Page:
About 20 months after the Tianjin Port explosions that left insurance companies with as high as ~$4bn in claims, the port stays abuzz with cargo activities, with Beijing-based companies expected to invest $23 billion in the city. In 2016, the port saw throughput volumes to the tune of 14.49m teu, a 2.9% year-on-year rise.
- “Tianjin port will apply the brakes to coal transportation by trucks from the second half of 2017, to alleviate pollution caused by diesel-powered trucks and coal consumption”, the mayor said.
- Environmental clean-up is complete, new facilities built to improve local surroundings
- The Ministry of Environmental Protection have established an environmental monitoring station to scrutinize the port and surrounding areas 24 hours a day
- For four months after the blast, the city had checked more than 2,000 enterprises that dealt with dangerous substances and chemicals
What are insurance companies doing?
“Insurance Technology” or the topic of technology-driven innovation in insurance is the focus for most insurance companies. Drones, robots, start-ups in this space, are contributing to its growth. Sensors built on ‘Internet of Things’ are being used on cargo to help companies rapidly understand the situation after catastrophic events (e.g.: the Tianjin explosion)
Applying Changes to Cargo Underwriting
- Building newer disaster models and cargo models
- Improved understanding of risk accumulations
- Pricing for the unknowns
What do experts say?
All Eggs in One Basket
The Tianjin event highlighted how risks can be accumulated in a single location. A massive 285 of the Fortune Global 500 companies had facilities there. Following the event, insurers and reinsurers were exposed to claims from multiple lines of business, involving multiple policies across property, marine, motor vehicle and personal injury.
Data for annual turnover in terminals, average turnaround times and market share of an insurer etc., enables calculation of risk scenarios and to identify accumulations.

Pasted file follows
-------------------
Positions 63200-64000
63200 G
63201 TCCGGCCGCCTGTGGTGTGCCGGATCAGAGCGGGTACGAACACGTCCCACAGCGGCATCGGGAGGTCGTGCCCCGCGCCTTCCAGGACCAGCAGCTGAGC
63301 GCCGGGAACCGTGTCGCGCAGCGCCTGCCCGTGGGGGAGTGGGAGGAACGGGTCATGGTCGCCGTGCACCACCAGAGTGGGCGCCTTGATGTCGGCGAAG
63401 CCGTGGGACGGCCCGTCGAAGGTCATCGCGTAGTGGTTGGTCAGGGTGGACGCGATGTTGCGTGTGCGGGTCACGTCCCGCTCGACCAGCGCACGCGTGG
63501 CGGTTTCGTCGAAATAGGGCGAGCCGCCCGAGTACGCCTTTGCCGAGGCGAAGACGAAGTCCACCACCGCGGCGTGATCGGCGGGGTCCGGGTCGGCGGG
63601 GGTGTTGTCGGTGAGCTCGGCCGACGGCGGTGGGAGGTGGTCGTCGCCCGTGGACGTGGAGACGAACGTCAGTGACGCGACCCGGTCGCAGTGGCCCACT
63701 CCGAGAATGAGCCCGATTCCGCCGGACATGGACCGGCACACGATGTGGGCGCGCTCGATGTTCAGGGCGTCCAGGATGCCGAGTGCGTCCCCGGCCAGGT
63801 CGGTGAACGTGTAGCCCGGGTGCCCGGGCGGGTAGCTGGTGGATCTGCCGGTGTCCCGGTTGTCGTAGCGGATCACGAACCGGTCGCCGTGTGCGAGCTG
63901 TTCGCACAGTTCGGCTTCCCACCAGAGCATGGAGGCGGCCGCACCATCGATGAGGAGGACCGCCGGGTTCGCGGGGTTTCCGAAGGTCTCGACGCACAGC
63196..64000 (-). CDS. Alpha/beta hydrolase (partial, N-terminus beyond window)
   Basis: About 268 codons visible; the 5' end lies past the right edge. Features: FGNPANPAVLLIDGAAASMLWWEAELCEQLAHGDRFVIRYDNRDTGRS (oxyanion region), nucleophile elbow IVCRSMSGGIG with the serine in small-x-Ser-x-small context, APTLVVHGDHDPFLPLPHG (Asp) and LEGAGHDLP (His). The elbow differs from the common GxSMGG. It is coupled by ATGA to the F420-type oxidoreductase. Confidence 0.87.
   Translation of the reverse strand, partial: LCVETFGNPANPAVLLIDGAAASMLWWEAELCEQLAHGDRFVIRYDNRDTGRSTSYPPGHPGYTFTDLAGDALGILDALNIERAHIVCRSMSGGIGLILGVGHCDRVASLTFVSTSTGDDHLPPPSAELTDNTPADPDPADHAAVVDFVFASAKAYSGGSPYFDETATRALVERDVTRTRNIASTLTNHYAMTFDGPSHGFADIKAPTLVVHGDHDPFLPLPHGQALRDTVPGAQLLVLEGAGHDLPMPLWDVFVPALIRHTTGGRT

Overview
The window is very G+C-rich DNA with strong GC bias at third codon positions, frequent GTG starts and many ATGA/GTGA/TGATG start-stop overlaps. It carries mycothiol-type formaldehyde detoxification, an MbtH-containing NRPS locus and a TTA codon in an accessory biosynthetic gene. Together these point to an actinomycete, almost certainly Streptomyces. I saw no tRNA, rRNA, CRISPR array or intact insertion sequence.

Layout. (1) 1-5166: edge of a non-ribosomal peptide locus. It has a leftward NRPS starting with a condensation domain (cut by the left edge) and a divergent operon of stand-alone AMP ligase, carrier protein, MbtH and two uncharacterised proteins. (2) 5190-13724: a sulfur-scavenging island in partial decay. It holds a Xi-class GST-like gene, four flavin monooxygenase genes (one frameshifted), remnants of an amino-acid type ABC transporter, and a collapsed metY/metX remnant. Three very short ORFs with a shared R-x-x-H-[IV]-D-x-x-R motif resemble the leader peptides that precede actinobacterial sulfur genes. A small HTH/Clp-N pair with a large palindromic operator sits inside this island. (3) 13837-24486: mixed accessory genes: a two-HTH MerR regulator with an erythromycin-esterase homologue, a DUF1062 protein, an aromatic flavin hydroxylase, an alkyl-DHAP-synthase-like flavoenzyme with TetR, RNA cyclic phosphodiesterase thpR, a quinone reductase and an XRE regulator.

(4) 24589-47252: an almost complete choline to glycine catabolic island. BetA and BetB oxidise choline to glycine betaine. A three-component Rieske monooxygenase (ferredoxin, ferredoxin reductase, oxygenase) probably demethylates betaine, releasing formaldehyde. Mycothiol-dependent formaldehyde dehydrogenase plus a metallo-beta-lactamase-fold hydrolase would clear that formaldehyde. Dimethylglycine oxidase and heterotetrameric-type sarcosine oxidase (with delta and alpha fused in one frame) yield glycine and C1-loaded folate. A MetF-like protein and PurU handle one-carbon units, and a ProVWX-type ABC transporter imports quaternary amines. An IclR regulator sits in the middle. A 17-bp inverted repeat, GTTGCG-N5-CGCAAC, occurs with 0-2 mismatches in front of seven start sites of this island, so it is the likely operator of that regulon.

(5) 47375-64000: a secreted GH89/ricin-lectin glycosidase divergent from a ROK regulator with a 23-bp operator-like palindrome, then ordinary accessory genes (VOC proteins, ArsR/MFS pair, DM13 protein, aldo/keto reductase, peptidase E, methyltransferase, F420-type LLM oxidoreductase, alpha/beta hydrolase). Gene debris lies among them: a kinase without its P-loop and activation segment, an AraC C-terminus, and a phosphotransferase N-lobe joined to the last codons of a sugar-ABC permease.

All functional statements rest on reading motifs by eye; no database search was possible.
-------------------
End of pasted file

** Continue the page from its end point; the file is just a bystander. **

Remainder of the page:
Know Thy Neighbor
If the underwriters in case of Tianjin had known about the presence of lethal chemicals in Ruihai International Logistics, they would have priced the risks very differently. It is essential for underwriters to understand and evaluate neighboring risks/risks in proximity.
BI from human error supersedes those from Nat Cats
Mr Damien Pang, Head of Short-Tail Claims at AGCS Asia, notes that increasing BI claims are more from human error or technical failure rather than from Nat CATs. He suggests companies to increase their supply chains’ resilience by mapping them, identifying critical suppliers and their locations, get back-up suppliers and increase stocks. “These “redundancies”, once considered “cost-blocks”, are now instead viewed as investments in reliability and safety” he adds.
Big Data and Analytics
To fully exploit the capabilities of Big Data and Analytics, quality data is needed. Industry experts had commented that effective data communication was lacking throughout the underwriting process for the Tianjin event.
An industry-wide transformation is happening in this area:
- Consultancy firms launching newer and better cargo modelling tools.
- Containers are being fitted with RFIDs to help identify locations.
- Learning lessons from property businesses in Florida where risks come into the market with huge amounts of exposure information.
Big Data and smart analytics will help make marine data more accessible, thereby enabling better assessment of cargo risk accumulations and create greater scope for modelling. They can also be used to build a knowledge profile of an area or specific property, including proximity to Nat CAT risks.